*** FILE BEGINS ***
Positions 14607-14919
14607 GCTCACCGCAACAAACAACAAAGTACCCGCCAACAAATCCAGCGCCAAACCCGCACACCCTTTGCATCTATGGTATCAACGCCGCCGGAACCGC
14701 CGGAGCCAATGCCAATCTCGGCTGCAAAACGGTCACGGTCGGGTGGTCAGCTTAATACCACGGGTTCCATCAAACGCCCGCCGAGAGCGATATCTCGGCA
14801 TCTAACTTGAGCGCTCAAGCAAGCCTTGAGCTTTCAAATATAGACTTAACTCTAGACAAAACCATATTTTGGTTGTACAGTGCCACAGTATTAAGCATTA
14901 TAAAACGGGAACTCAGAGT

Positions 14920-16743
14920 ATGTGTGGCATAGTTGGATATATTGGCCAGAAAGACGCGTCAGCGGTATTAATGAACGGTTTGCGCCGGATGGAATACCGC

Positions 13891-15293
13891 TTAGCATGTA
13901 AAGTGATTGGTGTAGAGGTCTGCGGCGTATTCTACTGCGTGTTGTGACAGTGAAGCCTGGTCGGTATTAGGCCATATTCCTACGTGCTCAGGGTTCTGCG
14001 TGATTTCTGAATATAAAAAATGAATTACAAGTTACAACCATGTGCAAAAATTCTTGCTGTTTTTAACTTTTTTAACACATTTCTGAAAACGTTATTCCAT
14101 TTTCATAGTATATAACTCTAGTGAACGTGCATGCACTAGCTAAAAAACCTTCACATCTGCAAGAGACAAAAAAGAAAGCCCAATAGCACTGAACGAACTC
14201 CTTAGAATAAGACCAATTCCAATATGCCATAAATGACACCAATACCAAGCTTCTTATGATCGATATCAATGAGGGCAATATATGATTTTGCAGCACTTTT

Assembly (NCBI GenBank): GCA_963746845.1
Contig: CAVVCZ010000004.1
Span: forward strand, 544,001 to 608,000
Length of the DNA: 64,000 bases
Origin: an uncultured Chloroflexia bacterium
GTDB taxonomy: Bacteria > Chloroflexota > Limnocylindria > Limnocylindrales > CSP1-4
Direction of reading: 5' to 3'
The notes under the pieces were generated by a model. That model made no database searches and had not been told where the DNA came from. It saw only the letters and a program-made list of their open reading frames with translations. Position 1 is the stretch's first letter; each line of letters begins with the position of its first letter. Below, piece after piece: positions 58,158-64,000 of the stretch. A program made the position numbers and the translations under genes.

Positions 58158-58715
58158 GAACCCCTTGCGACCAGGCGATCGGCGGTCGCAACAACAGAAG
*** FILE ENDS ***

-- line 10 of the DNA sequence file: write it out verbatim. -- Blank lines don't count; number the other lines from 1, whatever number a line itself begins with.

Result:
13901 AAGTGATTGGTGTAGAGGTCTGCGGCGTATTCTACTGCGTGTTGTGACAGTGAAGCCTGGTCGGTATTAGGCCATATTCCTACGTGCTCAGGGTTCTGCG